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McCain’s legacy at ASU one of philanthropy and service

Crow: McCain never wavered in belief of inherent strength, goodness of America.
August 26, 2018

From namesake McCain Institute to cybersecurity and sustainability projects, senator was connected throughout university

Editor's note: For additional in-depth coverage and commentary on the life of Sen. John McCain, please visit Also, President Michael Crow speaks on CNN about the senator. 

John McCain represented Arizona for 35 years, and his legacy has touched Arizona State University through philanthropy, public service and community projects.

McCain died Saturday after a yearlong battle with brain cancer. The war hero, who was a Republican, was 81 years old.

“The entire Arizona State University community joins the nation in mourning the loss of Sen. John McCain,” said ASU President Michael M. Crow. “Sen. McCain had an extraordinary impact on this university, the state of Arizona, our nation and the world. He represented the best of America, and his passing leaves a void that will not easily be filled.

“It’s been said many times before, but bears repeating now: Sen. McCain is a true America hero. He dedicated his life to serving this great nation, never wavering in his belief in the inherent strength and goodness of America and its promise. He believed that our greatest assets could be found in the most unlikely places, and that the values that unite us as Americans are far greater than that which divides us.”

The U.S. senator met with students last summer as part of the Rio Salado 2.0 project, an initiative to transform the riverbed that runs through the Valley. He told the students he supported the project because he was starting to think about his legacy.

“We want to make this an example to the rest of the state, as well as the nation,” he said at the August 2017 event. “I’ll tell you whose plan it is, and who is going to make it work, and that’s ASU.”

McCain’s most visible connection to ASU is the namesake McCain Institute for International Leadership, a nonprofit and nonpartisan education and research center based in Washington, D.C. The center was launched in 2012 with a $9 million gift from the McCain Institute Foundation, a charitable trust founded by McCain, and provides internship opportunities for undergraduate and graduate students. In 2017 it hosted 20 events on human trafficking, international security, and leadership, and partnered with 31 organizations in the U.S. and around the world.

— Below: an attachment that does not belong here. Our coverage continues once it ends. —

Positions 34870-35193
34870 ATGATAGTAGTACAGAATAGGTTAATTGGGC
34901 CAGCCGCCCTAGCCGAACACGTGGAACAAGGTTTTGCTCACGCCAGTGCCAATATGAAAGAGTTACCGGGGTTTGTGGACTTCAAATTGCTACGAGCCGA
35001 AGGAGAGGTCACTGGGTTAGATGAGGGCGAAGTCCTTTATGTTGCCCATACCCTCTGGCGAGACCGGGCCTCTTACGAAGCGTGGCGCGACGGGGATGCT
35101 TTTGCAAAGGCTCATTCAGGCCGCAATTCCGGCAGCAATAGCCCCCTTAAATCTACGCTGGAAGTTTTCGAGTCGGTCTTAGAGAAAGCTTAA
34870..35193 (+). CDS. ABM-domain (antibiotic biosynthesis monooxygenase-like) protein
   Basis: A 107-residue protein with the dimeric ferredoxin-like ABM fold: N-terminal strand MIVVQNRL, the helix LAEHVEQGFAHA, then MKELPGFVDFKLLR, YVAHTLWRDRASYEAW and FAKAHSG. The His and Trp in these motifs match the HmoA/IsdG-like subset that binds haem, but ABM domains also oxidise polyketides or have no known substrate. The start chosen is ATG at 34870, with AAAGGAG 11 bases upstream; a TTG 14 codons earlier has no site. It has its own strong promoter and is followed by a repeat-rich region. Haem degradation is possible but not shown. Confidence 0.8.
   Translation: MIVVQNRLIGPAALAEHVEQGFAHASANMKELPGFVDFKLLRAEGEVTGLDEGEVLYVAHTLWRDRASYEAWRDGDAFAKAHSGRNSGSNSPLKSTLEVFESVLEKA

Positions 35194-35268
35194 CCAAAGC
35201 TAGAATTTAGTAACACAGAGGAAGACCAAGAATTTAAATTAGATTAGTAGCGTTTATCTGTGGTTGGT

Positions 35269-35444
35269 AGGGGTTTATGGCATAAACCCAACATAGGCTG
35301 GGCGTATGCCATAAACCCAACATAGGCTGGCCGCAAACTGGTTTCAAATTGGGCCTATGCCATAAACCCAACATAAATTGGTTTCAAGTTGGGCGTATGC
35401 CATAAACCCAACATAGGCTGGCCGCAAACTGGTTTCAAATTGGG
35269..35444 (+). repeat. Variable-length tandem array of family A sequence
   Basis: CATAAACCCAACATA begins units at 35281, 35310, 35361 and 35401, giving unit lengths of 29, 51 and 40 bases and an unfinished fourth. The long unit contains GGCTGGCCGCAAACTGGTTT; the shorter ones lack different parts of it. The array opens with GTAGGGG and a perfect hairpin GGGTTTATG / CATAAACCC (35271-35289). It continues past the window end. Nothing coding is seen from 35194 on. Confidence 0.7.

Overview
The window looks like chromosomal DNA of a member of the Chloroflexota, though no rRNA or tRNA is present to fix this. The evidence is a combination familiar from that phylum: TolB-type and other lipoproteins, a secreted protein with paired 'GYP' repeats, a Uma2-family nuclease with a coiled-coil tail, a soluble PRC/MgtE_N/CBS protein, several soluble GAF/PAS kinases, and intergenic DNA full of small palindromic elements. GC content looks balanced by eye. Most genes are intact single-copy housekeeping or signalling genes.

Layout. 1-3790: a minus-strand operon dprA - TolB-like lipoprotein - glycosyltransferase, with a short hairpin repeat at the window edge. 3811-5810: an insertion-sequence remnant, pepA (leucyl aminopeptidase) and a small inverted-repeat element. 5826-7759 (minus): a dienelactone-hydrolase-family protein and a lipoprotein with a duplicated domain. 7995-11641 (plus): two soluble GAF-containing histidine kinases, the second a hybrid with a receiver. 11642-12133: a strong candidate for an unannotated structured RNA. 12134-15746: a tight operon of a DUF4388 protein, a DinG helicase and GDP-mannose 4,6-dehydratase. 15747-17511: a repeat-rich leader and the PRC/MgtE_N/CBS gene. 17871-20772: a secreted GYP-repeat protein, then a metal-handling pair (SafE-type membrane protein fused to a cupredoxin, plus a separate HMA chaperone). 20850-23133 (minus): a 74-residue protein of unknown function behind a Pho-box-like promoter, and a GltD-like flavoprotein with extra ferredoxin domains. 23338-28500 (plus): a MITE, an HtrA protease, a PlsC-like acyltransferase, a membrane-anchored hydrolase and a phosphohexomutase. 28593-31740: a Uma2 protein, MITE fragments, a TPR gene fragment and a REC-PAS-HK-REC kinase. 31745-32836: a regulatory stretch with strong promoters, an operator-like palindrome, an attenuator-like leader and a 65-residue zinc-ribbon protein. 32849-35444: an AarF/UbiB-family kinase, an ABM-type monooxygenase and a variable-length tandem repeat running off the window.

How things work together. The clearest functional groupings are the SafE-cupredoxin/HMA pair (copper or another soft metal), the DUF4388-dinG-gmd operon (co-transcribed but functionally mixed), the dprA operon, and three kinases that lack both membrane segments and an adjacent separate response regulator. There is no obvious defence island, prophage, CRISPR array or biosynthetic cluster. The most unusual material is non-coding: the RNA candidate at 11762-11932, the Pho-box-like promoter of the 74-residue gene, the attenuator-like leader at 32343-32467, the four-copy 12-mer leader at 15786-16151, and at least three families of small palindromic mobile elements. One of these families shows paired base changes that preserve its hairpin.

“My heart is so deeply heavy given the passing of Sen. John McCain, who I am ever proud to have had as a dedicated mentor,” said Ambassador Kurt Volker, executive director of the McCain Institute. “He was a giant, the likes of which few our country have seen. His character, values and example impacted the world over, with much of his immense positive influence on leaders, emerged and emerging, still to come. Our prayers and condolences are with his incredible family, which sustained him, and endures.” 

LEARN: Senator, his wife envisioned McCain Institute as unique think tank

McCain visited ASU’s campuses several times in recent years to share his expertise on international and domestic politics, sometimes in blunt terms. In August 2017, he was at the Polytechnic campus to speak at the first ASU Congressional Conference on Cybersecurity, where he warned that the White House needs a plan to combat hacking: “I can assure you our enemies are not junior varsity. … If they’re able to change the results of a presidential election, then they’re able to change democracy.”

In February 2016, McCain sat for a public interview with Jeffrey Cunningham, host of the “Iconic Voices” video series, at the Walter Cronkite School of Journalism and Mass Communications at the downtown Phoenix campus.

In the conversation, he lamented the high rate of student debt among millennials and worried about terrorist attacks on American soil. Yet he remained optimistic: “My friends, America is the greatest and strongest nation on Earth. Have no doubt about it.”

In October 2016, McCain visited the Arizona PBS studio in the Walter Cronkite School of Journalism and Mass Communication at the downtown Phoenix campus to debate his Democratic opponent, Ann Kirkpatrick. The following month, he defeated Kirkpatrick to secure his sixth term in the U.S. Senate.

ASU is also home to the McCain Collection. In 2012, the senator donated his papers to the university. In the next few months, 800 boxes of materials including records, photographs and correspondence dating back to 1983 will be shipped from his offices in Washington, D.C., to ASU Library, where they will be accessible to scholars, historians and the public.

“Throughout his life Sen. McCain demonstrated an irrepressible spirit that would lead him to take on some of the greatest challenges of our time,” Crow said. “He inspired the nation with his character-driven leadership and steadfast commitment to promoting freedom, democracy, national security and human rights.